FIG. 6 is a block diagram illustrating an exemplary 4 pixel tile and performing two passes of a wavelet transform on the pixels to illustrate the pipelines to perform the transforms. The number of pixels in a tile, and the arrangement of the tile horizontally and vertically (e.g. rows and columns) may be larger than that shown in FIG. 6. For example, a tile may be 128×1, 128×2, 16×16, etc. Any tile size and configuration may be selected. An example wavelet transform that operates on two pixels at a time, taking sums and differences of the pixels to produce the components of the transform, is shown in the attached in FIG. 6. Accordingly, the first pass of the wavelet transforms takes sums and differences of adjacent pixels, placing the sums on the left as shown in FIG. 6 and the differences on the right. The differences are the high frequency components, in this embodiment, and are labeled level 0 in FIG. 6. A second pass of the wavelet transform may be applied on the sums, producing the level 1 and level 2 outputs shown. Other wavelet transforms may operate on more than 2 pixels to produce an output pixel.

FIG. 7 is a block diagram of one embodiment of a pipeline 60 which may receive a stream of input pixels and perform multiple iterations of a wavelet transform on the pixel stream to complete the transform in one dimension for the tile. In the illustrated embodiment, a series of clocked storage devices (e.g. flops, registers, latches, etc.) 62A-62D and corresponding circuitry 64A-64D is shown. The clocked storage devices will be referred to as flops for one example, but may be any type of clocked storage device.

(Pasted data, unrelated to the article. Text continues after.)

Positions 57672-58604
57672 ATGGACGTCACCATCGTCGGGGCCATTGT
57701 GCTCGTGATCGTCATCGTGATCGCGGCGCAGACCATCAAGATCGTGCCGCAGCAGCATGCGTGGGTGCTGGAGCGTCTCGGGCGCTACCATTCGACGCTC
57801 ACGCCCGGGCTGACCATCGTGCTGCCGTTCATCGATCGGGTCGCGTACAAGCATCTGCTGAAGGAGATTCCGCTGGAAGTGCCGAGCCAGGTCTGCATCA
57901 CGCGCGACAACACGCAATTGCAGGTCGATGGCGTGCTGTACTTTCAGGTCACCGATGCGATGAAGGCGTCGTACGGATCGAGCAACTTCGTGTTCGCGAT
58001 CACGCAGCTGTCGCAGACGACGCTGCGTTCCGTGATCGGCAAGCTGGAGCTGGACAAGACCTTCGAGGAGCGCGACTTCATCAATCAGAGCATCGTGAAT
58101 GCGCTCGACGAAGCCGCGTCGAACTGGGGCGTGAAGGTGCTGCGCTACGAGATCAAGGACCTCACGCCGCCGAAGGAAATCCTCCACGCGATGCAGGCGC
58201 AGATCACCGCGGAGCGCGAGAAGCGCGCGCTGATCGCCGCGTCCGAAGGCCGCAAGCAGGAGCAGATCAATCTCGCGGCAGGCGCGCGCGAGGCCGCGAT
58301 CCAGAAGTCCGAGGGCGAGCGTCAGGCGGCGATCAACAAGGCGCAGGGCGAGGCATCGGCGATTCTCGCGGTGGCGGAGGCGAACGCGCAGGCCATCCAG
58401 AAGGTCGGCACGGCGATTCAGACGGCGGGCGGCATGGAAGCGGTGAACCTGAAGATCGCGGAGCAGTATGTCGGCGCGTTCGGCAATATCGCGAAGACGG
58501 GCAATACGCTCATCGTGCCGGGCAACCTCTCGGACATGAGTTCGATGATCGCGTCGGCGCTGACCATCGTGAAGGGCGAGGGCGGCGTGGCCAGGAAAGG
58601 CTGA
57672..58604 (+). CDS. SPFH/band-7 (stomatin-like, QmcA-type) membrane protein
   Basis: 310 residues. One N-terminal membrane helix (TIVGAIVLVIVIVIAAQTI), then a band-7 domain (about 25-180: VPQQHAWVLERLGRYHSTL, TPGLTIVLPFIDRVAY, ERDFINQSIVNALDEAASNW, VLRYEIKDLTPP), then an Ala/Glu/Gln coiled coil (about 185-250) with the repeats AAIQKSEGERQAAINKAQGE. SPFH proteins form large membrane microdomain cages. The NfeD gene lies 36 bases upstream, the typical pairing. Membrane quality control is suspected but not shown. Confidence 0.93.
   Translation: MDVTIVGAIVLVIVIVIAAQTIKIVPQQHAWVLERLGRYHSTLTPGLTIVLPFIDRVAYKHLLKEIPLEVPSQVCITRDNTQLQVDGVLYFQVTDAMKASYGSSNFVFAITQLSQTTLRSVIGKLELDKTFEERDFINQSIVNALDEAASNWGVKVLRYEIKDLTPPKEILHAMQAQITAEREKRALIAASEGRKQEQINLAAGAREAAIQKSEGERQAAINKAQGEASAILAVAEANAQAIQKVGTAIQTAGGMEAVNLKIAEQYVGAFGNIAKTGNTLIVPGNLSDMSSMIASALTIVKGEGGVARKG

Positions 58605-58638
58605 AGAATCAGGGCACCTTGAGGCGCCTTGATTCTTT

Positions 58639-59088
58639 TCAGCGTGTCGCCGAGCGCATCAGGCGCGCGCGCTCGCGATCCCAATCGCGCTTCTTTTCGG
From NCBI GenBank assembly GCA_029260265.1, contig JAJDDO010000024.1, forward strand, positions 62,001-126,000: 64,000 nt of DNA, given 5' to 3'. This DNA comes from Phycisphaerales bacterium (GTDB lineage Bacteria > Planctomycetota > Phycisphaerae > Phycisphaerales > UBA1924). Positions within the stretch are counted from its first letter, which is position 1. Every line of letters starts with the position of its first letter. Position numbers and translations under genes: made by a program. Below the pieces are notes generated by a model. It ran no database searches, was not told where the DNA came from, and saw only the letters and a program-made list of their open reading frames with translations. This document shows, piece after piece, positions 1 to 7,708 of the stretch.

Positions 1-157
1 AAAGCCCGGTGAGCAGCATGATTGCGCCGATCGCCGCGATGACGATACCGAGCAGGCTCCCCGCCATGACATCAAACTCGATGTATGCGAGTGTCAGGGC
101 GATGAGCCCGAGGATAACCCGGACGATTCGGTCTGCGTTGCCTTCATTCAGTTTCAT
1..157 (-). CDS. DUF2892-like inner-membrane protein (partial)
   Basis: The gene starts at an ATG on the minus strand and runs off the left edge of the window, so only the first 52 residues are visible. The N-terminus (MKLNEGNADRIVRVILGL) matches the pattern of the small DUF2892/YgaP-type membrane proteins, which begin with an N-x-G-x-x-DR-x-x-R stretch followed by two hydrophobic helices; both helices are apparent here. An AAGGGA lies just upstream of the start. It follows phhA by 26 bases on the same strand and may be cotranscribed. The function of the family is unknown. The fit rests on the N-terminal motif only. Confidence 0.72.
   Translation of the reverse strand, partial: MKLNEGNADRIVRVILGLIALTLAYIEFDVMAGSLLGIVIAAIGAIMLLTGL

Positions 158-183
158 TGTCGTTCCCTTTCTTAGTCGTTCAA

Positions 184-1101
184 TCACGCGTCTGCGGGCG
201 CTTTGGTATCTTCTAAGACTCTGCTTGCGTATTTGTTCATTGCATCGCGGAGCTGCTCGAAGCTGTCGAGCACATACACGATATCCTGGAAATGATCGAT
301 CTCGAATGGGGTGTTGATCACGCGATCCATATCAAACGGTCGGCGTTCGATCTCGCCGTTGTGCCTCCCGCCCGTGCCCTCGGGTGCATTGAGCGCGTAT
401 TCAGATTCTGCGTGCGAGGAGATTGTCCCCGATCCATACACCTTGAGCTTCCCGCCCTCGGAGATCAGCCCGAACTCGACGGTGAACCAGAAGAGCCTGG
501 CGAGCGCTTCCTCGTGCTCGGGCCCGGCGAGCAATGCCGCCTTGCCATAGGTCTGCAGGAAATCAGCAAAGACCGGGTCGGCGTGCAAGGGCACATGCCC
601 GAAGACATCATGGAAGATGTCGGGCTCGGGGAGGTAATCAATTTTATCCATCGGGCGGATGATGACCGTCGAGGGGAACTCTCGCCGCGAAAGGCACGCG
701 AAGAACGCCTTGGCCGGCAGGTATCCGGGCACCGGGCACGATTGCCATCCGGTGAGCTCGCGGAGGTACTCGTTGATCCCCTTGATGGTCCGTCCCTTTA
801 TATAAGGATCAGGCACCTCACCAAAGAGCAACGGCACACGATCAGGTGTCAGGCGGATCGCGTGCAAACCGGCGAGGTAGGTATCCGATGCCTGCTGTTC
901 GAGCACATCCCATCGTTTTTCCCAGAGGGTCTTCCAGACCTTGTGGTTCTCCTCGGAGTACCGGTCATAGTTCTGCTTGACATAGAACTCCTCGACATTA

The flops 62A-62B are serially connected, and corresponding circuitry 64A and 64C is coupled to the outputs of the flops 62A-62B. Together, the flops 62A-62B and the circuitry 64A and 64C may form a section of the pipeline 60. Similarly, the flops 62C-62D and the circuitry 64B and 64D may form a second section of the pipeline 60. the first section is fed by the input pixel stream, one pixel per clock of a corresponding pixel clock that clocks the flops 62A-62B. The second section is coupled to receive coefficients generated by the first section. The clock to the flops 62C-62D in the second section may be gated by a clock gater circuit 66 that is coupled to receive the pixel clock as well. Generally, the clock gater circuit 66 may enable the clock to the second section when the first section is outputting a valid coefficient to the second section. In the illustrated embodiment, the first section has a length of two and thus produces a valid coefficient every other clock cycle. Accordingly, the clock gater circuit 66 may enable the clock every other clock cycle. Other embodiments may have longer sections, and the pattern of enabling the clock may be different. Viewed in another way, the pattern of clock enables for a section may be responsive to the length of the preceding section or sections.